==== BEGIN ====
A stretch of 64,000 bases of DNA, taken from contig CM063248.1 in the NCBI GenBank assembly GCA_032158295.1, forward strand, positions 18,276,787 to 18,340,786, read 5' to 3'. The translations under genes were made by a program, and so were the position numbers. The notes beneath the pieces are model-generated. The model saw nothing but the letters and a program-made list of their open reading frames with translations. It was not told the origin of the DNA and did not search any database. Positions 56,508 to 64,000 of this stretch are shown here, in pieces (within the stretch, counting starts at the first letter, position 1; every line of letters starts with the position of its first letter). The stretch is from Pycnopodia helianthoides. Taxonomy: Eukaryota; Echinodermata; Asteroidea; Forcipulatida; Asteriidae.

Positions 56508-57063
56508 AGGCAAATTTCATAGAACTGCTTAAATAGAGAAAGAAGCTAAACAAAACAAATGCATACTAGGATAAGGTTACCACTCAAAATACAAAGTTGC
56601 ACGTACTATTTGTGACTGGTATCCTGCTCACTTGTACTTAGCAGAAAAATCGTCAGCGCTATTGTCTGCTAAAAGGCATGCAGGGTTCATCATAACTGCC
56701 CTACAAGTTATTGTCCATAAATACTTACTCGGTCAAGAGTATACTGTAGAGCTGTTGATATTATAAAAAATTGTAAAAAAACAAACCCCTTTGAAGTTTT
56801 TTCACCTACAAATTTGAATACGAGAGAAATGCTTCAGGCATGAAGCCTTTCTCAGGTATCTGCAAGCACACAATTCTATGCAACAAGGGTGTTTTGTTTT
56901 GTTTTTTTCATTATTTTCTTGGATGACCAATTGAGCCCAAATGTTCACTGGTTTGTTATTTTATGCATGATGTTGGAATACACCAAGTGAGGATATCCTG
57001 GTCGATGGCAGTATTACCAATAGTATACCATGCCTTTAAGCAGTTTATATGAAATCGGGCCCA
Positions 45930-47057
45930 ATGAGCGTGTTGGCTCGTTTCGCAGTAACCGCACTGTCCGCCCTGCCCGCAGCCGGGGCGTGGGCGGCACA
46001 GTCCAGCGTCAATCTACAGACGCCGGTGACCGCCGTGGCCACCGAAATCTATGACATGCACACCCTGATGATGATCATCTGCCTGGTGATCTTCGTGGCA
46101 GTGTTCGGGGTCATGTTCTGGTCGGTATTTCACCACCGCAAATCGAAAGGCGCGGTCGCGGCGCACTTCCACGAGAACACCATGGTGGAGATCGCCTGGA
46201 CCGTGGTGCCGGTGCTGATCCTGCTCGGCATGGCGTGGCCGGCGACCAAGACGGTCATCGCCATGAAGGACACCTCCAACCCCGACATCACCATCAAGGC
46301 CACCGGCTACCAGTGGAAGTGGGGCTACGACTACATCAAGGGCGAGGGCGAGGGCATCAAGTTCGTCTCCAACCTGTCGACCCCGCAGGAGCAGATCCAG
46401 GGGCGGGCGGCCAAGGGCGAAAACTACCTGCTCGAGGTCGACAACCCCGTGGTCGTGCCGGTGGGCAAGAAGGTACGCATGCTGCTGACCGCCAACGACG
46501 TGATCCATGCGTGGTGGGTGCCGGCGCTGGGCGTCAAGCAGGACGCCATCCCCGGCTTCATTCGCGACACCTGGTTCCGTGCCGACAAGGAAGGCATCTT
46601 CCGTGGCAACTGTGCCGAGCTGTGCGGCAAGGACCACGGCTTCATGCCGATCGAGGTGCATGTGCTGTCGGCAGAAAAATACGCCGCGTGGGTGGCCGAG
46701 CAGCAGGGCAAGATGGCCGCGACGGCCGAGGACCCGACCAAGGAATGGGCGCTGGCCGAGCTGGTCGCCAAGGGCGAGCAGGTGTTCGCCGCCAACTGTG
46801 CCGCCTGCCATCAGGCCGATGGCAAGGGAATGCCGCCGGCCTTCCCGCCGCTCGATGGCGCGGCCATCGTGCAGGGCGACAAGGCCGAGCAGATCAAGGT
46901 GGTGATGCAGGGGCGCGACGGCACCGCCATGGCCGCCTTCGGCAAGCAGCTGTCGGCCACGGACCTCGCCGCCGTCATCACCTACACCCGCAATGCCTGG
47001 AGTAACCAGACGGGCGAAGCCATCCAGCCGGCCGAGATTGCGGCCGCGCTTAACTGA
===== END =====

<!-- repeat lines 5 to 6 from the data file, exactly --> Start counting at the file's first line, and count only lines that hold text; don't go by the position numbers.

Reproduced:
56701 CTACAAGTTATTGTCCATAAATACTTACTCGGTCAAGAGTATACTGTAGAGCTGTTGATATTATAAAAAATTGTAAAAAAACAAACCCCTTTGAAGTTTT
56801 TTCACCTACAAATTTGAATACGAGAGAAATGCTTCAGGCATGAAGCCTTTCTCAGGTATCTGCAAGCACACAATTCTATGCAACAAGGGTGTTTTGTTTT